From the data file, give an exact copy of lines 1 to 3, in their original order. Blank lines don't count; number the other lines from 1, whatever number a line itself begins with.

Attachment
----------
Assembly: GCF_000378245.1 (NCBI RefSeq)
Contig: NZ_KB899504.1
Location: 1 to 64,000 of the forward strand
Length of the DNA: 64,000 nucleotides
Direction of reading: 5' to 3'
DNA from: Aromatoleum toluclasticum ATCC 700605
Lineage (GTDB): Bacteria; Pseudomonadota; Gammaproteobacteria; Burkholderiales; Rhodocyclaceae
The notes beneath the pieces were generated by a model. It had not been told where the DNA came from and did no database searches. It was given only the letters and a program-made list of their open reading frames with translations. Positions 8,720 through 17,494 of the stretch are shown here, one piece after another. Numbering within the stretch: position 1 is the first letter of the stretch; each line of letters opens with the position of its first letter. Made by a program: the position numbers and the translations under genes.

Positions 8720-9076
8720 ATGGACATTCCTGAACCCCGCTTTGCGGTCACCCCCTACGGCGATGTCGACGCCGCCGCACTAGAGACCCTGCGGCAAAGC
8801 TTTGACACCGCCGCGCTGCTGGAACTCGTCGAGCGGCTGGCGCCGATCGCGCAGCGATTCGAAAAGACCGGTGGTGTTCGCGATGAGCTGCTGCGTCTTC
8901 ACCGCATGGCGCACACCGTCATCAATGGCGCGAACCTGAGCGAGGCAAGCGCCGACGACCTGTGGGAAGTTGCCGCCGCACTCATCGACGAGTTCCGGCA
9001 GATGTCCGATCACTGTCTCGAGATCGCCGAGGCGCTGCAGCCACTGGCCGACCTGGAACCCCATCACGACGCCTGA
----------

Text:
Assembly: GCF_000378245.1 (NCBI RefSeq)
Contig: NZ_KB899504.1
Location: 1 to 64,000 of the forward strand